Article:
Carl Jacobi and the Elliptic Functions

Complex graph of the <span property=

Jacobi elliptic function sn u Image by Wikimedia User Fibonacci” width=”402″ height=”401″ /> Complex graph of the Jacobi elliptic function sn u
Image by Wikimedia User Fibonacci

On December 10, 1804, German mathematician Carl Gustav Jacob Jacobi was born. He made fundamental contributions to elliptic functions, dynamics, differential equations, and number theory.

Carl Gustav Jacob Jacobi
(1804 – 1851)

 

Carl Jacobi was the son of a banker and grew up in a rather wealthy family. His brother, Moritz Jacobi became a famous physicist. Carl received his early education from his mother and entered the Gymnasium in Potsdam at about 12 years. However, his previous education was so good and he was so talented that the young Jacobi was put into the final class during his first year. This means that Carl Jacobi reached the necessary standard to enroll at a university when he was 12 years old. Unfortunately, the University of Berlin did not accept students below the age of 16 and Jacobi had to remain in the same class at the Gymnasium in Potsdam until the spring of 1821. [1]

In the meantime, Carl Jacobi received awards in Latin, Greek, and history. Also, he studied advanced mathematics including Euler’s Introductio in analysin infinitorum and even began researching on his own in the field of mathematics, which was not always liked by his teachers. [2] However, by the time, Jacobi finally antered the university, he was still not aware, which field he wanted to focus on and attended seminars in philosophy as well as mathematics. When he decided so devote his life to mathematics, the student began reading the works of Lagrange. [1]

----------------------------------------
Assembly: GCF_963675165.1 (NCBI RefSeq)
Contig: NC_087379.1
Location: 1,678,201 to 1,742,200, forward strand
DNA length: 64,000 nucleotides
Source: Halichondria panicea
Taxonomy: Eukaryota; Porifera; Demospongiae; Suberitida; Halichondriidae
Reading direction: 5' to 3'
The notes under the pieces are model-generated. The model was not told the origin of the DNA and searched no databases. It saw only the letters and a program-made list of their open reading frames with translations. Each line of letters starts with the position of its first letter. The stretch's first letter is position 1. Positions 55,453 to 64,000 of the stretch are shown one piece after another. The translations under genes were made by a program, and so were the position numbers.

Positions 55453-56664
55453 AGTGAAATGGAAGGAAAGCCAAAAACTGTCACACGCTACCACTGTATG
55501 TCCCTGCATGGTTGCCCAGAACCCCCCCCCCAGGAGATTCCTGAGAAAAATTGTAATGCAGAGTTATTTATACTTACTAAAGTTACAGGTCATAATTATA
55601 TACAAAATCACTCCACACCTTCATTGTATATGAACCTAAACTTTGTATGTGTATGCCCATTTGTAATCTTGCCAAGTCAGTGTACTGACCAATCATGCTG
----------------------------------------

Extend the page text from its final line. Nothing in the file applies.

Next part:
Jacobi submitted his dissertation at the age of 19 and began teaching at a grammar school in Berlin next to working on his habilitation thesis. The rights of citizenship and freedom in Germany for jews from 1812 was revoked in 1822 and all jews were officially taken from the civil services. Jacobi converted to Christianity in 1825 and became privatdozent. Jacobi was quite influenced by Gauss’ research on quadratic and biquadratic residues and studied cubic residues and informed Gauss of his discoveries, who was quite impressed. [3]

By that time, Jacobi already made several major discoveries in the field of number theory and was privatdozent at Königsberg. In this period, Jacobi also summarized his new ideas about elliptic functions and wrote a letter to Legendre, who was back then the leading expert on this topic. Legendre could have been mad or jealous that Jacobi (and also Abel) had made fundamental advances in his favorite topic, however, Legendre helped Jacobi to be promoted as associate professor in 1827. Legendre wrote a letter to Jacobi in this year:

It gives me great satisfaction to see two young mathematicians such as you and [Abel] cultivate with such success a branch of analysis which for such a long time has been my favourite topic of study but which had not been received in my own country as well as it deserves. By your works you place yourselves in the ranks of the best analysts of our era.

About two years later, Jacobi met Legendre as well as other mathematicians such as Fourier, Poisson, and Gauss, increasing his reputation in mathematics. The fundamental work on Jacobi’s theory of elliptic functions that impressed Legendre so much was based on four theta functions. Especially notable in this field is his paper Fundamenta nova theoria functionum ellipticarum, published in 1829. [1]

At yovisto, you may enjoy the video lecture “History of Mathematics in 50 Minutes” by John Dersch.

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